UK Father and Son Plead ‘Not Guilty’ to Terrorism After Supporting Anti-Daesh Volunteer

Kurdish solidarity activists warn that the UK government is using and abusing terrorism laws to criminalise acts of solidarity with groups even though they are not banned as terrorist organisations.

A father and brother of Daniel Newey, a UK volunteer who traveled to Syria to fight against Daesh along with the Kurdish-led Peoples Protection Units (YPG), on Friday pled not guilty to terrorism offences relating to their support of the relative. 

Paul Newey, 49, is charged with knowing or having “reasonable cause to suspect” that £150 he sent to his son Daniel while he was in transit in Spain on the way to re-join the YPG in Syria, “would or may be used for the purposes of terrorism” in violation of S17 of the Terrorism Act 2000.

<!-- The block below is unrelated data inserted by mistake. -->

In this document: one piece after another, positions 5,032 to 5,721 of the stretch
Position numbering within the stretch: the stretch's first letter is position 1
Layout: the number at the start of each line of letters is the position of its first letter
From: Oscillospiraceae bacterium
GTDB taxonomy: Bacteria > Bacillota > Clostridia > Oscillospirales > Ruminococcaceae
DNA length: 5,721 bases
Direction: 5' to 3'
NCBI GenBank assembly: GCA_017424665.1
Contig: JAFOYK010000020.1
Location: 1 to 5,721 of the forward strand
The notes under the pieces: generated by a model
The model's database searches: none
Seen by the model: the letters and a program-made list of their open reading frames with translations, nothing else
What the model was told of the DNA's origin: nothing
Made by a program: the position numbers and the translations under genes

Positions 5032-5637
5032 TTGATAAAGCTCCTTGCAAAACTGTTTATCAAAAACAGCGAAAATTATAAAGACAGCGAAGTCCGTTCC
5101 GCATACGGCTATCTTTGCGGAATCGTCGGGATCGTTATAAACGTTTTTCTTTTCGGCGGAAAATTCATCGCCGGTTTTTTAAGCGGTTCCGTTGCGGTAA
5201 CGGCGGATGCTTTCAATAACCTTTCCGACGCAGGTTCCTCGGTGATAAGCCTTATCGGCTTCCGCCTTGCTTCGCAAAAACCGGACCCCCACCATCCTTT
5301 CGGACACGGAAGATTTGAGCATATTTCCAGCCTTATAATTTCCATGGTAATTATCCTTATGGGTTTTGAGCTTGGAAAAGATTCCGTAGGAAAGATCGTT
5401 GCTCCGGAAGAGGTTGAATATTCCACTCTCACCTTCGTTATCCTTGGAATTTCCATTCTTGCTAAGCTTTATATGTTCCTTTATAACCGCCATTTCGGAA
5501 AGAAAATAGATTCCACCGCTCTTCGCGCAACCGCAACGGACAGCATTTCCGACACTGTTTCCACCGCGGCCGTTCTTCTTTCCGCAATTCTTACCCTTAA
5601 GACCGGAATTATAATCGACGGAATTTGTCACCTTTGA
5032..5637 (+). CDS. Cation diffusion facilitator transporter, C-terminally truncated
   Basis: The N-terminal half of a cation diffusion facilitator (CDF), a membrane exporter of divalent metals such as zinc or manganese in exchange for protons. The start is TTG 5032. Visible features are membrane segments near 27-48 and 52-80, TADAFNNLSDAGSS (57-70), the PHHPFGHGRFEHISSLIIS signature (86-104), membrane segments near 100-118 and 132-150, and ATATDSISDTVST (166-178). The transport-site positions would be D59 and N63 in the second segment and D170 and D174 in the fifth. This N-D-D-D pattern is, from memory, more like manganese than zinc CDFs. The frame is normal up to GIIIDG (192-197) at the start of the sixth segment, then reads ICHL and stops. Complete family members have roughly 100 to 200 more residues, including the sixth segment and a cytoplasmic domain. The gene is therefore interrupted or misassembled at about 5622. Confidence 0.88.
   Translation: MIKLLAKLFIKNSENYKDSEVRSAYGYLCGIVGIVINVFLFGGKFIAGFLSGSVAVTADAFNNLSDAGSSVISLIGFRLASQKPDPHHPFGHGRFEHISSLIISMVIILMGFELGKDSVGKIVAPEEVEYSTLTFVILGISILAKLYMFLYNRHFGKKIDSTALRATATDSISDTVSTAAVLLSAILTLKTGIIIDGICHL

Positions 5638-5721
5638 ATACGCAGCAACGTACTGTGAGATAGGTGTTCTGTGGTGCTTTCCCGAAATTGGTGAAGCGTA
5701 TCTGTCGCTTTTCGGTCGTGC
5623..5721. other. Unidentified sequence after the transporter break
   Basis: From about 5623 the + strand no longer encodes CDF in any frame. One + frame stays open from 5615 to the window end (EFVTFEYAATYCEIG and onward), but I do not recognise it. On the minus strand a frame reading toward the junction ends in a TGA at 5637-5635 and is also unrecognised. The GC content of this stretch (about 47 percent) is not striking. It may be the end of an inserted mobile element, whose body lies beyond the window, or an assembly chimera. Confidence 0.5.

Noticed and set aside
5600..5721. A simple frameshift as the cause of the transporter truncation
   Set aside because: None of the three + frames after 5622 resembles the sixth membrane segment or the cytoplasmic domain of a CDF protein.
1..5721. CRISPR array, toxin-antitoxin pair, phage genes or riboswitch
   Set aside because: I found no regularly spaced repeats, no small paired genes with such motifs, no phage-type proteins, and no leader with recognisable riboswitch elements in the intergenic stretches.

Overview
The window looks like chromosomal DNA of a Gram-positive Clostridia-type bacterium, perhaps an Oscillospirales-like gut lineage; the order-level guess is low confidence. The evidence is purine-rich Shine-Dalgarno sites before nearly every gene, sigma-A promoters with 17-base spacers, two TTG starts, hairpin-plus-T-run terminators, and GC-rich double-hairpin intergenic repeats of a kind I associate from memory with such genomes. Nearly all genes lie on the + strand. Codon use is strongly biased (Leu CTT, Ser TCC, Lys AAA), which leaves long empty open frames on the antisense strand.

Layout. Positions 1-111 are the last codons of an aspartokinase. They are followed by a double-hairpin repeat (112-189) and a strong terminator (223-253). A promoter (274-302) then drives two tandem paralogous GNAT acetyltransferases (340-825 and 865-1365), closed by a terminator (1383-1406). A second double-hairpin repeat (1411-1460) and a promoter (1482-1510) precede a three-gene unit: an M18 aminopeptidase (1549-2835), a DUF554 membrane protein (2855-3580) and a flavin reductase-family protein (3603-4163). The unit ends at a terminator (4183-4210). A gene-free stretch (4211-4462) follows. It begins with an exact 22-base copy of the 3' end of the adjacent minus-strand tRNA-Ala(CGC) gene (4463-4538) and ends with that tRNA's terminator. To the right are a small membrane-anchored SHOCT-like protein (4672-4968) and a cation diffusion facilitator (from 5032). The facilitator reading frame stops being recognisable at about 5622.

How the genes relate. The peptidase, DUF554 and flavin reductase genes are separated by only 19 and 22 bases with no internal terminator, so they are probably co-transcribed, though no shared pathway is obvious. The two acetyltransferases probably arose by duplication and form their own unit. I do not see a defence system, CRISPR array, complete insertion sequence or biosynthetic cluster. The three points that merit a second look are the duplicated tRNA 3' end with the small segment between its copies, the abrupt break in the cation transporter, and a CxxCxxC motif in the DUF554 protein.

Samuel Newey, 19, is charged with violation of S 5(1)(b) of the Terrorism Act 2006, by assisting or intending to assist his brother Daniel Newey to “commit, prepare or instigate an act of terrorism, engaged in conduct in preparation for giving effect to his intention”

This follows the case of David Burke, another former YPG volunteer, who was charged with terrorism offences in December 2019, also in connection to support he allegedly provided to Daniel Newey to help him get to Syria.

Around 15 supporters attended the hearing, including Nick Matheou of the Kurdish Solidarity Campaign.

Matheou argued that the prosecutions are part of a broader set of actions by the British state to “use and abuse terrorism laws to criminalise a…

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